• “[T]he speed of [Biden’s Sept. 11 deadline for withdrawal, aka] retrograde compounded the difficulties the Department faced in mitigating the loss of the military’s key enablers. Critically, the decision to hand over Bagram Air Base to the Afghan government meant that Hamid Karzai International Airport (HKIA) would be the only avenue for a possible noncombatant evacuation operation.”
  • “At the time the Trump administration signed the agreement with the Taliban in February 2020, there was a significant backlog in the Afghan SIV process. That administration made no senior-level or interagency effort to address the backlog or consider options for other at- risk Afghans despite its commitment to a military withdrawal.”
  • “In examining these efforts spanning two administrations, the AAR team was struck by the differences in style and decision making, most notably the relative lack of an interagency process in the Trump administration and the intense interagency process that characterized the initial period of the Biden Administration.”

And when it comes to recommendations:

  • “[T]he Department can better prepare for future crisis scenarios, including the establishment of a red team capacity to challenge underlying assumptions.” That should probably fall to the department’s Office of Crisis Management and Strategy that’s fully staffed and “led by a Civil Service SES with substantial crisis management experience.”
  • “The Department must insulate contingency planning and emergency preparedness from political concerns.”
  • State also needs its own single strategic communications officer “to draft public messages and hold regular background briefings for Congress and others.”
  • “The Department should actively support mobile-friendly communication platforms such as non-enterprise apps like WhatsApp and Signal.”
  • There should also be “more explicit information as to when and under what circumstances the Department would evacuate local staff.”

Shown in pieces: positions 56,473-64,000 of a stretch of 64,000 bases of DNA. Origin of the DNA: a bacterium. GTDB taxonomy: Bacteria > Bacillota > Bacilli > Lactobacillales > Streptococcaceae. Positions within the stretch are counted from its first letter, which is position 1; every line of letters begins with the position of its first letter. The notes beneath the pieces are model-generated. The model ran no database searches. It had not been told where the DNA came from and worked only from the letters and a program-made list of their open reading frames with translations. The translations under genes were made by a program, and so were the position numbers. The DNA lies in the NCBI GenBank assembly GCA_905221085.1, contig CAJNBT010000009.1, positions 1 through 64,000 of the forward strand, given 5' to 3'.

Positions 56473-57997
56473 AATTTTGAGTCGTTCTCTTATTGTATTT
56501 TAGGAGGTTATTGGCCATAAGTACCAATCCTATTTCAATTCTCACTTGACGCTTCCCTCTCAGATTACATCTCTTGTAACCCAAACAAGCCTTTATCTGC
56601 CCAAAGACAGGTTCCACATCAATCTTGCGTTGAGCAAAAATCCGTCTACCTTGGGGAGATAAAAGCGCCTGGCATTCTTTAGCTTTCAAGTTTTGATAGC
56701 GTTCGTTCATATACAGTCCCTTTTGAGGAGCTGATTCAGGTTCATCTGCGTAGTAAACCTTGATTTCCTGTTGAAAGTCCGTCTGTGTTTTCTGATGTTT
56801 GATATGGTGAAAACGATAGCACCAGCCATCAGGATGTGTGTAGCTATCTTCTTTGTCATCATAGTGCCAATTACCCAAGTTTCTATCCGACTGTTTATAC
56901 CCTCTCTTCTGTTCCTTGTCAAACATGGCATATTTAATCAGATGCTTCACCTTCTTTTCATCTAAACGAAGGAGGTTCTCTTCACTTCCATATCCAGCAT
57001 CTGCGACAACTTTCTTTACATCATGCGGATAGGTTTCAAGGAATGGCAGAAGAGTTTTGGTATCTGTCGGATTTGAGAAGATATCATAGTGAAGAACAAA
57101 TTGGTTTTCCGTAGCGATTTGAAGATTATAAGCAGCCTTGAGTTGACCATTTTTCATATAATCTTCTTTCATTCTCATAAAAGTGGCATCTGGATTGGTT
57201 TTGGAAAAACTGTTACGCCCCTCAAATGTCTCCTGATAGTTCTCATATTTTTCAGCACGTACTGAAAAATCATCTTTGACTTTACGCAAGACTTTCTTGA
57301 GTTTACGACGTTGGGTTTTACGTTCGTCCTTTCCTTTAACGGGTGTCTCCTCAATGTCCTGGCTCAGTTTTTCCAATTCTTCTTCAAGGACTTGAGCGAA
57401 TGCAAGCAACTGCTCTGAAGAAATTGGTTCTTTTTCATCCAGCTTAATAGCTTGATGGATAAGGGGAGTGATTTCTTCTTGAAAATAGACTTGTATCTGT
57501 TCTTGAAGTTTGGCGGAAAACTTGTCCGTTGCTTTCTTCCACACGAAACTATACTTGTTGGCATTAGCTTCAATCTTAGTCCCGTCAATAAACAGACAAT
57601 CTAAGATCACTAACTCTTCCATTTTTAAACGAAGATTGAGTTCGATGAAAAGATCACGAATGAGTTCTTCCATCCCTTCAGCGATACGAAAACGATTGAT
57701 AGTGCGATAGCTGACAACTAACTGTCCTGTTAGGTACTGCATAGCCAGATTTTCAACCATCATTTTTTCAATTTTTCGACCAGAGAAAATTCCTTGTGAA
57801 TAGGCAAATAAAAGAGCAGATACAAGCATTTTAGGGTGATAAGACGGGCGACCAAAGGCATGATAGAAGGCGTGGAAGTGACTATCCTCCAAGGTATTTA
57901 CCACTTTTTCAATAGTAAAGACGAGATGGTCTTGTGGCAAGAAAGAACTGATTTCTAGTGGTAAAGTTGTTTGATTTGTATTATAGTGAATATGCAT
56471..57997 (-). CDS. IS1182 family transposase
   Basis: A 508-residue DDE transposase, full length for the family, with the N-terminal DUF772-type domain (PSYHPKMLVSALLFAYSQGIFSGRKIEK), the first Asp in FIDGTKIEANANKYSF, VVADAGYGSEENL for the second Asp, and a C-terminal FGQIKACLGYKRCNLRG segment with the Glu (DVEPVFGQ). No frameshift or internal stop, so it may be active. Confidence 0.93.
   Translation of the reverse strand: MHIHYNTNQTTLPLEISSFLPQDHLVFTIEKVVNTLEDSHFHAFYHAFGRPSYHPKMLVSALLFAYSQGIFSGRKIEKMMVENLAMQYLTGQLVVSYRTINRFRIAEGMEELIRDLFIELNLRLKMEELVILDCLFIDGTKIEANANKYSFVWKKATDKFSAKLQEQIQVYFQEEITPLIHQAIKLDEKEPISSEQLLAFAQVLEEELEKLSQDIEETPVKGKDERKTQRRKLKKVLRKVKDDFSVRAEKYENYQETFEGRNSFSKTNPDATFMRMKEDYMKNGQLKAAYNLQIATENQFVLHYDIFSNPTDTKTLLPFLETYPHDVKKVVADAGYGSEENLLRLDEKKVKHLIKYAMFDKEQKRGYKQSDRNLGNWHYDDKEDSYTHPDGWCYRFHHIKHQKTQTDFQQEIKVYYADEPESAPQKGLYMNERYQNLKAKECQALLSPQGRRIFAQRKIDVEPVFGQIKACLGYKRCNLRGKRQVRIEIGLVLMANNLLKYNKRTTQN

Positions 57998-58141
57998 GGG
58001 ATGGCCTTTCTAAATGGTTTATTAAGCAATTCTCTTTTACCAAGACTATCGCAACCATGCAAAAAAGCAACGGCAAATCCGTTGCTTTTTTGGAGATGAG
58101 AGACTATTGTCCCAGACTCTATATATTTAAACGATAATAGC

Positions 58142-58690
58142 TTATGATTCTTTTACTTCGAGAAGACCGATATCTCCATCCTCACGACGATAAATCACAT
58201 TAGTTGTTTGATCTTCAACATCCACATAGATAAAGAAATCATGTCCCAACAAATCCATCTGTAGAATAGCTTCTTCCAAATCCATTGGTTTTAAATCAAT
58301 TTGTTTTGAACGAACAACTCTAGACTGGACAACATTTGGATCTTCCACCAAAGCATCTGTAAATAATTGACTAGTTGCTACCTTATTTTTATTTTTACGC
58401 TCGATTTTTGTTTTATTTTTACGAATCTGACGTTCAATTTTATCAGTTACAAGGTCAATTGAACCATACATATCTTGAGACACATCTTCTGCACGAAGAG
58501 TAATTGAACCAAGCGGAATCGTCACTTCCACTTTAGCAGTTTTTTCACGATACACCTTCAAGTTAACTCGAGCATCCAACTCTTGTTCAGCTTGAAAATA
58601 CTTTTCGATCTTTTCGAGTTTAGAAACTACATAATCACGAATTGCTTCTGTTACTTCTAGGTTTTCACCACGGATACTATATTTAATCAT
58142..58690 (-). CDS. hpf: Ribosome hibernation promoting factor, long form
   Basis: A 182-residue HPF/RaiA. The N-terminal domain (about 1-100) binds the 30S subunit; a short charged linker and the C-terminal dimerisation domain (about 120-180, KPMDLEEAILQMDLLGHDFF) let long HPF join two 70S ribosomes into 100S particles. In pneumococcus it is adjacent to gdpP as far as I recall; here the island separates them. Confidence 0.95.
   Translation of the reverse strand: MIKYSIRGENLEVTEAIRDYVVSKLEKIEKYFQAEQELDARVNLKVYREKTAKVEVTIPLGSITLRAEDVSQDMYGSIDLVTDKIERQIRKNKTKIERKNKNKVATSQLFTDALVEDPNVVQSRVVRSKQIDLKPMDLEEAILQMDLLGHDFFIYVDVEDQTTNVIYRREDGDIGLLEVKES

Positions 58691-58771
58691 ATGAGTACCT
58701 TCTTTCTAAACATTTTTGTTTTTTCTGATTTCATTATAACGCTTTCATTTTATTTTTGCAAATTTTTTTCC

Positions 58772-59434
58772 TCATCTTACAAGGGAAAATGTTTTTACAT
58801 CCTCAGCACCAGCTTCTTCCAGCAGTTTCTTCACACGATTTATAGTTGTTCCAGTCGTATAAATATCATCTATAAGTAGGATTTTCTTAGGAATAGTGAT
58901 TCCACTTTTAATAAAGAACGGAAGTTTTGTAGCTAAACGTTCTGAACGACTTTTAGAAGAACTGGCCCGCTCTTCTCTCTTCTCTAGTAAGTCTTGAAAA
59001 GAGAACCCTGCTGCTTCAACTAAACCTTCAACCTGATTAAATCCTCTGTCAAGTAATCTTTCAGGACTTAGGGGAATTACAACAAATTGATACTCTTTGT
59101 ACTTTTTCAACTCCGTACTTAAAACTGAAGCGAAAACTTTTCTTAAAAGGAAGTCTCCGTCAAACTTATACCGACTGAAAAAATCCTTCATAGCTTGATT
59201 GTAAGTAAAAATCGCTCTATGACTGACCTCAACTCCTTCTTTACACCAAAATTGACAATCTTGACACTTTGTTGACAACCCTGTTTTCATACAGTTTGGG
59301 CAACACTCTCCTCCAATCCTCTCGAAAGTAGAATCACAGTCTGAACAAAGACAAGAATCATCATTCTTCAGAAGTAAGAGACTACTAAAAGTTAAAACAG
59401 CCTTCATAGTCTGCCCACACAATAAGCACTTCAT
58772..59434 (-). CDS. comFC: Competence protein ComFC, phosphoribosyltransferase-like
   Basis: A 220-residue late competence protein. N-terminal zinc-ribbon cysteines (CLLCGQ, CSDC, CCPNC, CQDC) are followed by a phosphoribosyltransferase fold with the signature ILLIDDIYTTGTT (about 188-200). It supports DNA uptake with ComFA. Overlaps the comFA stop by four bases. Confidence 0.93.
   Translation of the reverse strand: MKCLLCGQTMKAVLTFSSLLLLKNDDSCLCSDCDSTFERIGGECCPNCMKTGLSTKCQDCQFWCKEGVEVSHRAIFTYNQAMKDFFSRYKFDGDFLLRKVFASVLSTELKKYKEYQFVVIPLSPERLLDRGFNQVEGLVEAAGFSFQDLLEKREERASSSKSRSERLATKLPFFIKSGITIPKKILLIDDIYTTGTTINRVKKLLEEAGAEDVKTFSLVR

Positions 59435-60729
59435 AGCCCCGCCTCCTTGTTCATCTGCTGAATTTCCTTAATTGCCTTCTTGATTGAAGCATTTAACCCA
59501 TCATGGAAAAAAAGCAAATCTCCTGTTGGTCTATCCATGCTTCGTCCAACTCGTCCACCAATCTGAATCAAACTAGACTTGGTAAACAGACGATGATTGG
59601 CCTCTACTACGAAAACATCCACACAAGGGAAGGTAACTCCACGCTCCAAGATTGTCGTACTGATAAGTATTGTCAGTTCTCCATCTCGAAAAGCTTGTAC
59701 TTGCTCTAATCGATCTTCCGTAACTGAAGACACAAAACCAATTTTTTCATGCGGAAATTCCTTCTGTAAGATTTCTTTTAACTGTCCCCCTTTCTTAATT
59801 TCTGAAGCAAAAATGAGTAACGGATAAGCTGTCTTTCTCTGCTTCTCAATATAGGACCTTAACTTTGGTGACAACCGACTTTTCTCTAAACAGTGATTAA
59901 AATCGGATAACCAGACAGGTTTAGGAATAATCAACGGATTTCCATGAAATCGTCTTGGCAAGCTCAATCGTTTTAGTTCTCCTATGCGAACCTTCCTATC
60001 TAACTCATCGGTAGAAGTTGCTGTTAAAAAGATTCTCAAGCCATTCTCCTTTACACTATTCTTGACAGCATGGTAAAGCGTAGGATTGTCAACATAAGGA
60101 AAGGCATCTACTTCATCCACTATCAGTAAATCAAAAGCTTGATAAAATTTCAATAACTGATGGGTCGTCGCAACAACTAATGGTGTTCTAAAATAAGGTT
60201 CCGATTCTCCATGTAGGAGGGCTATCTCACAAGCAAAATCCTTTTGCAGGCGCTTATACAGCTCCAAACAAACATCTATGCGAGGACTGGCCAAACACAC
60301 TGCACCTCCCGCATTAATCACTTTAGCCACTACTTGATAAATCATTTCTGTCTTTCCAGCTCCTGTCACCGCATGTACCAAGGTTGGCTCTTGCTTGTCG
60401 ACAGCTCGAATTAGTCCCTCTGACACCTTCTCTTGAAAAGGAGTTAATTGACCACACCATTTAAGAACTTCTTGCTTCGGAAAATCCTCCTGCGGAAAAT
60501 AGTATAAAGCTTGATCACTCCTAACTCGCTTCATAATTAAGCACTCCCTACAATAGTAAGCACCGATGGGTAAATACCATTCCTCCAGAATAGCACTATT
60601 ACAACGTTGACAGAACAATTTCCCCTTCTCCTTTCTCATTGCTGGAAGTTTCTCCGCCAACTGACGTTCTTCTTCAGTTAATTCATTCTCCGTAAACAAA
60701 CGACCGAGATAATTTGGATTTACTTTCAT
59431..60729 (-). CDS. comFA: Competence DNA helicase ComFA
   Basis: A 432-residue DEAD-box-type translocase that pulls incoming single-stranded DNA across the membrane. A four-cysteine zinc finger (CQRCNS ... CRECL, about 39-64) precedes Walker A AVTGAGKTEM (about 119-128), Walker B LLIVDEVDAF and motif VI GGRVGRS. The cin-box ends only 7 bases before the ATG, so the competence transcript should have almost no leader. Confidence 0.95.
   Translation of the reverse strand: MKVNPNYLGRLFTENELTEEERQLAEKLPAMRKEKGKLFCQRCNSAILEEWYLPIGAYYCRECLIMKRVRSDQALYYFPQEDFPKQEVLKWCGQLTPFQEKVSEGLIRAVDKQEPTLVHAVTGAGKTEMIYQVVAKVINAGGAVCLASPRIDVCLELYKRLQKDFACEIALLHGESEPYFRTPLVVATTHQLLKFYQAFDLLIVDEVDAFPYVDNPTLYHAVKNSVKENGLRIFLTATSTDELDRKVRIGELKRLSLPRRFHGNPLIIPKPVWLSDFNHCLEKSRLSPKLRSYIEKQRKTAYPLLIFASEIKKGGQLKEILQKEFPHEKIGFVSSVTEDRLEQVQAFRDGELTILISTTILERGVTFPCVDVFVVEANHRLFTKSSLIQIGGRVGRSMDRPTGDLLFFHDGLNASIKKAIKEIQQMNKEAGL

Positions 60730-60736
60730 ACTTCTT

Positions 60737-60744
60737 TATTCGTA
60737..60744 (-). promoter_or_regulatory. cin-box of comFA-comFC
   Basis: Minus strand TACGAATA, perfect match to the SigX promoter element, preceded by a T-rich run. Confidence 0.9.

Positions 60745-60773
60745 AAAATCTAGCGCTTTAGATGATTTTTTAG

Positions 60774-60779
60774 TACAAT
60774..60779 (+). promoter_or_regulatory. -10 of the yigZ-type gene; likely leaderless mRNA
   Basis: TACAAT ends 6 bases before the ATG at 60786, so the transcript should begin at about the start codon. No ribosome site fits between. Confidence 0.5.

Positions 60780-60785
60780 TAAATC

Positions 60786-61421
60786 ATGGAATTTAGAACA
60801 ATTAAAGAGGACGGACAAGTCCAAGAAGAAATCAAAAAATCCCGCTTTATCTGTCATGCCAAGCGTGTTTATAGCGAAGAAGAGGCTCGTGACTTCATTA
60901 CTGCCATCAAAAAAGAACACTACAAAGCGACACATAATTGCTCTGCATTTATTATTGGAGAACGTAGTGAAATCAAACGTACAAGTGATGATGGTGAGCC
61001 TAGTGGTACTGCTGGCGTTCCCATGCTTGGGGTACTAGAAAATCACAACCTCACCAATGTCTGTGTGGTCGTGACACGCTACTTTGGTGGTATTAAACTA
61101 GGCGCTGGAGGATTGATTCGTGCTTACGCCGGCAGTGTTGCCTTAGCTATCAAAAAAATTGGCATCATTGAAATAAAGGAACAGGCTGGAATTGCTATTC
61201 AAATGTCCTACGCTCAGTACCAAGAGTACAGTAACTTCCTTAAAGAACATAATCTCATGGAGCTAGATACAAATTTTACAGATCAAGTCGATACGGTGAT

• Relatedly, “for U.S. contractors and contractors from third countries, consider including a clause that bolsters employment companies’ responsibility for evacuation planning and resources for its staff in high-risk areas, including a return to the home of record.”
  • Appointing one person “to oversee all elements of the crisis response would have improved coordination across different lines of effort…Consistently staffing the task forces with experienced people during a pandemic also proved challenging.”
  • “The Department demonstrated great agility in funding, staffing, and provisioning the reception center at the Dulles Expo Center with virtually no notice, as well as staffing and supporting other processing sites, including on U.S. military bases. These activities, however, are well outside the Department’s normal areas of responsibility and should not serve as a precedent for future crises.”
  • “The Department should invest in crisis management software that can provide a common operating picture and synthesize appropriate information from across the organization. Most important, it needs a case management system that is compatible with other relevant Department systems, is interoperable with interagency platforms, and allows for tracking Congressional and other special interest cases while ensuring privacy safeguards and protection of [personally identifiable information].”
  • There should also be “increased crisis training and exercises” among State staff in future, including “frequent tabletop exercises/simulations in Washington on international and hybrid crises.”
  • And apparently the State Department may need its own evacuation/emergency SWAT-like teams. “The Department should establish flyaway teams that are able to deploy at short notice to posts in crisis. The teams would include individuals specially trained for high threat environments and with critical expertise in the core missions of the Department.”

There is also a touching narrative from encounters at Germany’s Ramstein Air Base on page 7 of the report. Read it over in its entirety (PDF), here.
It’s tempting to ask: “Will America’s Afghan withdrawal be a major focus of the next U.S. general election?” But that seems very unlikely, said Afghan analyst Jonathan Schroden, writing Saturday on Twitter. The war in Afghanistan “wasn’t an issue in 2016, [it] definitely was not in 2020, and it won’t be in 2024 either,” he said. “Americans (generally speaking) stopped caring about Afghanistan somewhere around 2010,” Schroden added. And we don’t see any significant reasons to disagree with him.